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Author Topic: Anyone have experience with Good Wood Sawmills ?  (Read 1055 times)

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Offline plantman

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Anyone have experience with Good Wood Sawmills ?
« on: July 08, 2017, 08:58:39 am »
https://goodwoodmills.com.au/

The price is reasonable with these mills however they're cut size is slightly limited and there are no slabbing or planning attachments. I do like the single track design which seems easier to set up than a lucas or Peterson. And because the saw head is smaller I would think they are easier to push and pull all day.

Offline TKehl

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Re: Anyone have experience with Good Wood Sawmills ?
« Reply #1 on: July 08, 2017, 09:38:43 am »
One of the biggest complaints people give about the Lucas mills is that you have to walk to both ends to adjust height.  Watching the video, you have to walk to both ends of the Good Wood mill to adjust height AND/OR width.  Separate trip to each end for each board.   :-\ 

Are there US distributors?  If not, what are shipping cost?  Will you need a freight forwarder?  Depending on what engine they used, you may have to get one engineless and supply an engine to meet emissions requirements to import.

I like the design of their log turner.  Simple yet rugged.  Haven't needed on yet, but maybe...

Design seems similar to a Mobile dimensional made lighter and with one swing blade instead of two stationary.  The monorail design within endframes seems to limit log size a bit.

Couldn't find max cut width, but based on blade diameter it's between 6-7".  If that's true, with 28HP, that's a big engine for the blade.  Won't run out of HP! 

With all that said, it also seems pretty expensive compared to other makers in the same size category.  (Or maybe that's a phantom caused by the exchange rate??)

If you like the monorail, be sure to check out Turbosaw as well.  (Link on left)  I think they offer a slabber in addition to swing blade, but they came along after I had bought my mill so I haven't dug into their offering very deep.
Lucas 6-13+slabber, a blue cant, orange chainsaws, JD SSL, Case Backhoe, farm tractors, trailers, and 150ish acres of trees.  Fledgling woodshop with CNC router, laser engraver, Woodmaster 712, and a Berlin 108 moulder (project).  Oh, and a lovely (patient) wife and four offbearers.

Offline Savannahdan

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Re: Anyone have experience with Good Wood Sawmills ?
« Reply #2 on: July 08, 2017, 05:50:17 pm »
Been racking my little brain regarding the Goodwood Log Rotator and whether it might be handy for quartersawing.  It looked like it worked smoothly in the video.  The carriage didn't seem to have tires for rolling it for setup.  Interesting mill.
Lucas 10-30 Swingsaw Blade Mill, Husqvarna 3120XP, Makita DCS7901 Chainsaw, 30" & 56" Granberg Chain Saw Mill

Offline plantman

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Re: Anyone have experience with Good Wood Sawmills ?
« Reply #3 on: July 08, 2017, 07:35:42 pm »
Current exchange rate is $1.316 US dollars to 1 Aussie dollar so that brings the cost down substantially. I believe that the Honda engine is 22 hp . The blade cut is about 7.25 inches but you can double cut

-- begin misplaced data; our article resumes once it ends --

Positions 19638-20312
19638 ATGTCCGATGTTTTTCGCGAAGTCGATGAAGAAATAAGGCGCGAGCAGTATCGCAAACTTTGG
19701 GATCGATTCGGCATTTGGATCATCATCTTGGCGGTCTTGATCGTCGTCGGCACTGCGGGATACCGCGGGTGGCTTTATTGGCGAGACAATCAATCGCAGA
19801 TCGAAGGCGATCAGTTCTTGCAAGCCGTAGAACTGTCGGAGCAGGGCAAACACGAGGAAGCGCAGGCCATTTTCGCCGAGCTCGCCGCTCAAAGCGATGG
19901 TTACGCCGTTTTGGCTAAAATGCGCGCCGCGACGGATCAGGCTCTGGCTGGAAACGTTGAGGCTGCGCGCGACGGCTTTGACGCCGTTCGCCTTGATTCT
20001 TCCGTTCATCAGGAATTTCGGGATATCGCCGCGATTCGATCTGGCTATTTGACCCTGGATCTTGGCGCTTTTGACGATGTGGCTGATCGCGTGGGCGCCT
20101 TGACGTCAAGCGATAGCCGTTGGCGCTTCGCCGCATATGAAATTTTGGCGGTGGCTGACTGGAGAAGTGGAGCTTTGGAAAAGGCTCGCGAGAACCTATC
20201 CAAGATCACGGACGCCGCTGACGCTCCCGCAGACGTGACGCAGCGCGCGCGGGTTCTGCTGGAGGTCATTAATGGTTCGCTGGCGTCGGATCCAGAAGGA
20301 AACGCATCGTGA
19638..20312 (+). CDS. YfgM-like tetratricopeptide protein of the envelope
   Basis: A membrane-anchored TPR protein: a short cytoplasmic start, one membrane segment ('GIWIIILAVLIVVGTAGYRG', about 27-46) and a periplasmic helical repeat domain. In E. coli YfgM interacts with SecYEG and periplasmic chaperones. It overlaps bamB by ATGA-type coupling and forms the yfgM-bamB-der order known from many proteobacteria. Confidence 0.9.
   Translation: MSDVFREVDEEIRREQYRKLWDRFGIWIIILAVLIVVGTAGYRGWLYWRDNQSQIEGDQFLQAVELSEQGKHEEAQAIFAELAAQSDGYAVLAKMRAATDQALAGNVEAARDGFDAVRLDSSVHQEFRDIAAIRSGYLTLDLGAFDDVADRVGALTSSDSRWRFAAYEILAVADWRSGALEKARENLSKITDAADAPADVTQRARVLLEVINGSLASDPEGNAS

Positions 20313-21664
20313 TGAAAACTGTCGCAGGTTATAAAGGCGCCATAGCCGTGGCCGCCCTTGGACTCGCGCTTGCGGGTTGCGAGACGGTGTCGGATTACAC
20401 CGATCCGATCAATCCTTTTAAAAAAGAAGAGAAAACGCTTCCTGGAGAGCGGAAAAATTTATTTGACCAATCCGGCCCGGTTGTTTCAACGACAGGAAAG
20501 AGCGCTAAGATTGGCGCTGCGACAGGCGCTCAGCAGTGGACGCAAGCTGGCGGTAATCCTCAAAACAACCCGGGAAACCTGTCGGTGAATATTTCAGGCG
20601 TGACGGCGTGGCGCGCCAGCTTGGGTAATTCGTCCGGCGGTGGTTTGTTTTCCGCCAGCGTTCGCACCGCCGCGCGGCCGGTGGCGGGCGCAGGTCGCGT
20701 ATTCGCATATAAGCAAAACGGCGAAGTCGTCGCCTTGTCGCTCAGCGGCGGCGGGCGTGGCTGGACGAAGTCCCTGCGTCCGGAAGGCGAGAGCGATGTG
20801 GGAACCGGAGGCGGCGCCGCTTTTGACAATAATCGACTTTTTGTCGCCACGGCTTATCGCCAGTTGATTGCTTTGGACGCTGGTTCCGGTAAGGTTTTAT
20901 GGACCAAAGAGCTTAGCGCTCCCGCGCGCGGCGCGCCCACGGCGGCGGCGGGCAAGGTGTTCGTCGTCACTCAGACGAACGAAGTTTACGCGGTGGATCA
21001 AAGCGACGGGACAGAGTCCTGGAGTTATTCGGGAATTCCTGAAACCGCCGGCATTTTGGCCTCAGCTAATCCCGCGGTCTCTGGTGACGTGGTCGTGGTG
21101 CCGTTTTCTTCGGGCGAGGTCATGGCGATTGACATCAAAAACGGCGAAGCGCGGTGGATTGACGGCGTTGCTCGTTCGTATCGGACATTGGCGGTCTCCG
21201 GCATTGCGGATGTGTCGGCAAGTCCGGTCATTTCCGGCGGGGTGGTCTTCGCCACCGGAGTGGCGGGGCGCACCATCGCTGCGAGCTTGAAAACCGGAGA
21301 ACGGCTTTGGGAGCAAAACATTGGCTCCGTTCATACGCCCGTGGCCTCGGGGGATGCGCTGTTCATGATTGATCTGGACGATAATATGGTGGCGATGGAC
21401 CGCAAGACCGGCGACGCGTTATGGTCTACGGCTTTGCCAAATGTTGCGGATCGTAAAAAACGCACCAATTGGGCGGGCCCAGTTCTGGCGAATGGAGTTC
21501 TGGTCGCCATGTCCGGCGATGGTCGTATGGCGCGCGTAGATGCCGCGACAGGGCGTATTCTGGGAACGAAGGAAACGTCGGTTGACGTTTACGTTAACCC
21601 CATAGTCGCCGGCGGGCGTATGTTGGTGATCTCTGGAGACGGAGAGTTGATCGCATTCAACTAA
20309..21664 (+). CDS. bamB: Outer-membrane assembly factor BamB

The end stands look light enough for one person to handle. I imagine the engine is on wheels. There are videos of the setup on youtube. The specs say the max log diameter is only about 3' but that wouldn't stop anyone from simply moving the mill over or blocking it up to mill a larger log.

Offline plantman

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Re: Anyone have experience with Good Wood Sawmills ?
« Reply #4 on: July 08, 2017, 07:38:53 pm »
Specs say max cut dimension is - single cut 190mm x 190mm and double cut  400mm x 170mm

Offline plantman

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Re: Anyone have experience with Good Wood Sawmills ?
« Reply #5 on: July 08, 2017, 07:59:15 pm »
Yeah here's a video of the setup. It does look a little heavy for one person to move around but it looks nice and sturdy like you wouldn't get a lot of movement while cutting. However it does look a little tedious adjusting each end before cutting a new piece of lumber. Maybe not a big deal if you're cutting big pieces.  Looks like it would last 40 years.

Offline plantman

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Re: Anyone have experience with Good Wood Sawmills ?
« Reply #6 on: July 08, 2017, 08:26:10 pm »
Price is $12,840. plus freight US dollars.
The lucas is definitely easier for a one man operation unless they put wheels on this thing. Still I like it for it's sturdiness and price.

Offline MbfVA

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Re: Anyone have experience with Good Wood Sawmills ?
« Reply #7 on: July 09, 2017, 02:44:53 am »
 Oh my God, it has LEVELING  teeter_totter teeter_totter built into each of its feet. Send me one.
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Offline MbfVA

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Re: Anyone have experience with Good Wood Sawmills ?
« Reply #8 on: July 09, 2017, 02:48:48 am »
Current exchange rate is $1.316 US dollars to 1 Aussie dollar so that brings the cost down substantially.

I think you meant the other way around?

Aussie buck is $0.76 USD.  But it does decrease cost to US buyers.
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Offline plantman

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Re: Anyone have experience with Good Wood Sawmills ?